Sirisha Bandla vaulted into space on Sunday on board VSS Unity 22 becoming the fourth astronaut of Indian descent.
The Virgin Galactic's spacecraft reached the 100-km altitude that marks the entry into space after taking off from Spaceport America in New Mexico and returned to the base after a flight of about 90 minutes.
Astronaut 004 Bandla, accompanied by Virgin Galactic founder Richard Branson and two other crewmates and two pilots touched the space mark.
Before the flight Branson signed himself dramatically as Astronaut 001 and gave the Astronaut 004 rank to Bandla, 34.
During the space flight, Bandla was scheduled to conduct experiments designed by the US government's pioneer space agency, NASA involving plants in microgravity.
Bandla, the Virgin Galactic Vice President for Government Relations, is an astronautical engineer by training.
Before her flight, she said on an interview on a Virgin Galactic broadcast that her adventure was an "incredible opportunity to get people from different backgrounds, different geographies and different communities into space".
The others on the VSS Unity flight were Beth Moses, Virgin Galactic's chief astronaut instructor and Colin Bennett, the lead operations engineer which was piloted by former Royal Air Force test pilot Dave Mackay and former NASA Space Shuttle Commander Michael Masucci.
The spacecraft was carried by a twin-bodied carrier aircraft, VMS Eve, for the first 15.5 km on its way to space before being launched for the final leg.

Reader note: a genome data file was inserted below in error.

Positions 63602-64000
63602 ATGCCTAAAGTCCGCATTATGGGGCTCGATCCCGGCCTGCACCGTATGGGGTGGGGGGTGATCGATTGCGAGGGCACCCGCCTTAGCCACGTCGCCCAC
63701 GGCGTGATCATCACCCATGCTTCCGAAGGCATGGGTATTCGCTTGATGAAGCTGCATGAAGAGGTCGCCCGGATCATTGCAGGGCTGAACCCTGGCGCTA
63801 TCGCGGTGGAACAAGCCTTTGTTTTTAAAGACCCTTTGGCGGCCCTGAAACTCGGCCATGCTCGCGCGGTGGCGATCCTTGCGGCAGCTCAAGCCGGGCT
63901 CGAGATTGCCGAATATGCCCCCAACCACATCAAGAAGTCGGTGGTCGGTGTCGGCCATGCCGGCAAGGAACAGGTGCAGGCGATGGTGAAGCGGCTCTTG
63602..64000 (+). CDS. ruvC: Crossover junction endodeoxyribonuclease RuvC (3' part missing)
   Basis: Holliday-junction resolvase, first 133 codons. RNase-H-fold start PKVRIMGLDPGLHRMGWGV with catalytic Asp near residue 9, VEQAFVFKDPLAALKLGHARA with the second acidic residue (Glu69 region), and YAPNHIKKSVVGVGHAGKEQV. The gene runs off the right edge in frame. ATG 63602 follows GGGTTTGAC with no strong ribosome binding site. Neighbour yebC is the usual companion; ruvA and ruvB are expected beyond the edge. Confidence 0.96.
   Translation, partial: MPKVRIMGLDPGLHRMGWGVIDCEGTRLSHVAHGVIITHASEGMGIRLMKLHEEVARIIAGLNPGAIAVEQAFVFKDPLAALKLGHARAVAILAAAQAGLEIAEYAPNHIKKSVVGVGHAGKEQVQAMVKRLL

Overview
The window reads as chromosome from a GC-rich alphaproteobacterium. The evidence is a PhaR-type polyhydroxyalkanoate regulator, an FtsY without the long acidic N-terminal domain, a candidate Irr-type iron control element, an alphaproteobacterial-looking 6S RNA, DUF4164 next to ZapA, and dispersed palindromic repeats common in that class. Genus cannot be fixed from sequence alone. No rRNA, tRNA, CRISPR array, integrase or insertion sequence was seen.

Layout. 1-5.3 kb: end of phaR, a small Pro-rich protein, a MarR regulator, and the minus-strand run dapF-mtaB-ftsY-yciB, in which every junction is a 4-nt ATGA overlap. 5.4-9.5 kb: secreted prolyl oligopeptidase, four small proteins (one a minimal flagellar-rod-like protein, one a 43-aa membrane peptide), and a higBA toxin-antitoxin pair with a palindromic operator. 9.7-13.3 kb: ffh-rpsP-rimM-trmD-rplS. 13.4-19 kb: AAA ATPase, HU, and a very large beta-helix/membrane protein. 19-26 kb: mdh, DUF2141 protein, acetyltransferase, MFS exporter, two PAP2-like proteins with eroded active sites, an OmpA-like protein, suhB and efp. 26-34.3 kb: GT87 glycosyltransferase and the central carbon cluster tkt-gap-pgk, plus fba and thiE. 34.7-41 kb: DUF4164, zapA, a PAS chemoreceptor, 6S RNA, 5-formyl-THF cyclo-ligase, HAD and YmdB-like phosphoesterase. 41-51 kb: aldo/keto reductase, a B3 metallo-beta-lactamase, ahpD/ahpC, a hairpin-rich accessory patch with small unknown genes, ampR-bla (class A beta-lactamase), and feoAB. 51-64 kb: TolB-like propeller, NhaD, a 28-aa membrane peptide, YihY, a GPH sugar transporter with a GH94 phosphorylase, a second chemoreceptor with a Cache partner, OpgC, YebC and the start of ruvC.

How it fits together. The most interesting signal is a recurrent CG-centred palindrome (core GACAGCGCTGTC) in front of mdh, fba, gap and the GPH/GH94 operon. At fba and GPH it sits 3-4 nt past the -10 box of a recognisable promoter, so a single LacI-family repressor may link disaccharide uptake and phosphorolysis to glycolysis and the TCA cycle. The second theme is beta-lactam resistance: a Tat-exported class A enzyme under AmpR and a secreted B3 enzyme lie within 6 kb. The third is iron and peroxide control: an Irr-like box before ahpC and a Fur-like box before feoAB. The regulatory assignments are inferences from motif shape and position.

The launch was delayed by about 90 minutes because stormy weather overnight delayed the flight preparations.
Bandla was be the third Indian American in space after Kalpana Chawla and Sunita Pandya Williams and the fourth person of Indian descent -- the first being Rakesh Sharma, who flew on a Soviet spacecraft.
But unlike them, Bandla did not go into orbit and her flight was a short one to demonstrate the capability of Branson's space programme, a breakthrough in the commercialisation of space travel by private entrepreneurs.
Branson beat his business rival, Amazon founder Jeff Bezos, who is set to take off on July 20 on board his space company Blue Origin's spacecraft.
It was a space race between the maverick British billionaire, the global American entrepreneur Bezos and Elon Musk, the developer of the Tesla electric vehicle, vying for domination of the multi-billion-dollar private space business that would range from tourism and research to commercial and government satellite deployment.
Characteristic of a Branson enterprise, the spaceflight had the pizzaz of show business and advertising for companies involved in the project.
Grammy-winning musician Khaled performed for the flight. The host of a light TV show, Stephen Colbert emceed the start of the broadcast by Virgin Galactic.
Another Indian American, Raj Chari, is in the US astronaut programme and is scheduled to command a flight later this year.
Sharma flew aboard the Soviet Soyuz spacecraft in 1984.
Chawla, who was born in Karnal, first flew into space in 1997 on Space Shuttle Columbia but died on her second flight in 2001 when the spacecraft burned on re-entry into the earth's atmosphere.
Williams, a US Navy pilot, was a commander of Expedition 33 to the Space Station.